A A


Be careful not to confuse the twin breakers/tandem breakers, even though there is 2 handles, they are still the same leg since they only take up one full size space.

Definitely run a test or 2 once you get everything set up, you need to get familiar with it, then it will come easy
 
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Old 09-25-08, 10:08 AM
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How to use Interlock

OK, I've been reading and plan on installing a Square D interlock kit. I have a Honda EU2000i generator that will produce 16.6 Amps max. So I assume I need to install a 20 Amp circuit breaker in the 2-4 position. But in reading this post I got confused. I thought all I had to do was then turn all circuit breakers off including the main or utility, back feed breaker on, and then turn on the circuits I deem necessary - of course taking power management and total watts into consideration. What's this AA BB left side right side stuff? I just want to power the fridge & freezer during summer, and furnace blower motor in the winter. Maybe a few lights if I've got some watts left over.

Thank you
 
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Old 09-25-08, 10:29 AM
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The Honda unit you listed can only supply 2000W at 120V, which in my opinion is not an ideal unit for a panel interlock. It has a very small output and cannot supply 240V. You would need to feed both poles of the panels from the one pole of the generator and then be very diligent about load management. Perhaps a long #12 extension cord and single circuit transfer switch on the furnace might be a better solution.
 
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Old 09-25-08, 10:39 AM
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Hum...I understand I only have 2000 watts to play with and have figured out I can do what I want to do even considering start up watts/amps. I don't need 240. Would not the 2 pole breaker feed both poles?
 

Last edited by OhioIOIO; 09-25-08 at 11:20 AM.
  #10  
Old 09-25-08, 12:19 PM
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Yes it could if the hot wire from the generator inlet was wired to both poles of the backfed breaker. This would supply the 120V circuits on both sides of the panelboard.

Have you tried to run the fridge and freezer on the generator? The only reason I ask is that inverter-type generators like yours are not particularly good at dealing with start-up current. Even though the math might work, a live test is best. The furnace shouldn't be a problem. The blower is usually only a couple amps and the ignition is about 8-10 amps for 15 seconds or so.

Just an additional note. The generator/inverter is actually rated at 2,000 VA (volt-amps), which is only equal to watts for resistive loads like light bulbs and heaters. When powering motors, it's something more like 0.8 W = 1 VA depending on the efficiency of the specific motor. So you really may have more like 1600W to work with given the intended loads.
 
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Old 09-26-08, 06:44 AM
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Thank you ibpooks. I used my new generator to power several things but not those two specific appliances yet. I will take your advice and run ext. cords to test them. Worst case would require me to selectively power them.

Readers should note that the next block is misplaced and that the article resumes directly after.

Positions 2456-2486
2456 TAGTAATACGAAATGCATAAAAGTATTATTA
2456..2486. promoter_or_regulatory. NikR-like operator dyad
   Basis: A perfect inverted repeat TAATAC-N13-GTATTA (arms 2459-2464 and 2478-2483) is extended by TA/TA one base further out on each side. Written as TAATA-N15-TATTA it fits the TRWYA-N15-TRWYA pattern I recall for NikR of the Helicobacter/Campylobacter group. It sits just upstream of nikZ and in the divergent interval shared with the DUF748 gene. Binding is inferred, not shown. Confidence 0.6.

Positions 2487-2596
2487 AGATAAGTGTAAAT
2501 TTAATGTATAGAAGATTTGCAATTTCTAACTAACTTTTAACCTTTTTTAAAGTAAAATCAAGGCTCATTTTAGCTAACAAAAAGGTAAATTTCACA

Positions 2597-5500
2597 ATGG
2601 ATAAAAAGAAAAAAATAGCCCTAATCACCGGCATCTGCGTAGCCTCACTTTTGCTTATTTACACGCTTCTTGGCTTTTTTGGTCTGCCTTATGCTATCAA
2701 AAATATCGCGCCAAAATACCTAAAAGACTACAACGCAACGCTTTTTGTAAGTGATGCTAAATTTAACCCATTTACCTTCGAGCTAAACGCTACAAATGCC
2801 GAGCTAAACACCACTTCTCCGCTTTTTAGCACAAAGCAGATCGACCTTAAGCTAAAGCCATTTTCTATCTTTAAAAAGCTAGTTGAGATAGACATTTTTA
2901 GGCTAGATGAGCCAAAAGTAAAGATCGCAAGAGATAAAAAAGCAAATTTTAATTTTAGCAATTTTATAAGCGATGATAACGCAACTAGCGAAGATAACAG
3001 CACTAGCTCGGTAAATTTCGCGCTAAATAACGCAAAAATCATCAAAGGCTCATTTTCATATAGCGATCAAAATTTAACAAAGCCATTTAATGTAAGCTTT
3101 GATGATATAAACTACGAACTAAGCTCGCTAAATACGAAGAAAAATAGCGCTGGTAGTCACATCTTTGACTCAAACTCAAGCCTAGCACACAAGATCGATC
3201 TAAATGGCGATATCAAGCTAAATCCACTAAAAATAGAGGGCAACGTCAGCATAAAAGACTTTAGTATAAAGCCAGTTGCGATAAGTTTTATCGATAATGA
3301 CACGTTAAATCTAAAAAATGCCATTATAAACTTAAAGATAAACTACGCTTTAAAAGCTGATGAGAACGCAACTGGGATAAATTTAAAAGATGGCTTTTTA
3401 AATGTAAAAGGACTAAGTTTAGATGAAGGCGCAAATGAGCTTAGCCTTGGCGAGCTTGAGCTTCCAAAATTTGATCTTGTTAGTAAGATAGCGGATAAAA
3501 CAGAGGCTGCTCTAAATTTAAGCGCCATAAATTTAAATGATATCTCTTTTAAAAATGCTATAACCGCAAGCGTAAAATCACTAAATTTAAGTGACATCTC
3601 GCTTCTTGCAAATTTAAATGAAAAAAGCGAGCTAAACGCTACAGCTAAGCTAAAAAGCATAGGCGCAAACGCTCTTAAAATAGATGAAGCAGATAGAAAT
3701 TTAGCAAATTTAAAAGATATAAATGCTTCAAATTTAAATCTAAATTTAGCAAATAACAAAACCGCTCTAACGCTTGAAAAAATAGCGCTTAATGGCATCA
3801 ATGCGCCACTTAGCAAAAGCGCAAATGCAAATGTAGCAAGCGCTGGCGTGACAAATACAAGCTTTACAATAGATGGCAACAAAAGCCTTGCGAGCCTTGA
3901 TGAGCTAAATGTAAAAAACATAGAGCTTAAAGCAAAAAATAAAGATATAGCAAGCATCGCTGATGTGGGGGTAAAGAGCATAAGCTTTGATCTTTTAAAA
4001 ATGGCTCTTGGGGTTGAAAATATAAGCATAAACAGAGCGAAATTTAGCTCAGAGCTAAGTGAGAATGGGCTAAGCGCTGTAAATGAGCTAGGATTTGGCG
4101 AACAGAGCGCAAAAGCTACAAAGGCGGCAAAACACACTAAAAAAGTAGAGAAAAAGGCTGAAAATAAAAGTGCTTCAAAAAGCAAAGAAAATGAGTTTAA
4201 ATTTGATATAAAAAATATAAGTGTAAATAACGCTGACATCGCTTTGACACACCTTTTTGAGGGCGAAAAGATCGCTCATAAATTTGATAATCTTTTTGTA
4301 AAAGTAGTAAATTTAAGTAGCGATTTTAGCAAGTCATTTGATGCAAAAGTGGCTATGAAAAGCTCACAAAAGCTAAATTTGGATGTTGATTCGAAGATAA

So what I need to do is use four conductor wire with an insulated neutral and a separate ground to run a circuit from my generator to a 2 pole 20 amp circuit breaker in the 2/4 position with my interlock kit. Then when this is activated, that would provide 120v (instead of 240 as would be normal with a 2 pole breaker) to both poles in my service panel. This would allow me to selectively provide power to limited appliances in my home during the emergency type outage.
 
  #12  
Old 09-26-08, 09:55 AM
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You actually do not need to use four-conductor cable for this generator. You can run regular 12/2g NM-B Romex from a NEMA 5-20 inlet to the main panel. At the main panel, the white and ground wires both go to the shared ground/neutral bus. Wirenut the black wire with two other short black pigtails of wire which then go to the breaker poles.

When you connect the generator to the inlet you can use a standard heavy-duty 20A #12 extension cord from the store, nothing custom required. The 20A inlet and cord will have one side-ways blade instead of the more common parallel blades found on 15A cords.

 
  #13  
Old 09-30-08, 05:34 AM
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ibpooks, you were right all along. I've had this grand plan of a disconnect and the NEMA 5-20 inlet. It would work fine but be a lot of work and then I think...other than last week when I was without power for 8 days, how often does the power go out for more than a day? My other brain said, "not often". And I say if I disconnect myself from the grid, how will I know the power has come back on? Well, to make a long story short, I decided just to use extension cords and the furnace transfer switch (which I still need to order and install). But I wanted to say thank you for allowing me to bounce ideas off you.
 
  #14  
Old 09-30-08, 01:18 PM
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Any idea how to hook up a Reliance 1 curcuit furnace transfer switch? I can't find instructions on line. Model Number: TF151W.
 
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Old 10-13-08, 10:23 AM
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Final Post

I priced out a furnace transfer switch for $90. Then I found a Gen/Tran #15114 (4 - 15 amp curcuits) transfer switch for $70. I went with it and it was easy to install. Now I have a switch for my furnace, frige, freezer and other. check out this link for transfer switch install video.

http://www.reliancecontrols.com/Stre...layer_DSL.aspx

I decided to go with a transfer switch for several reasons, and one I didn't think of at first was had I gone with a box interlock, I would not know when power came back on. Thanks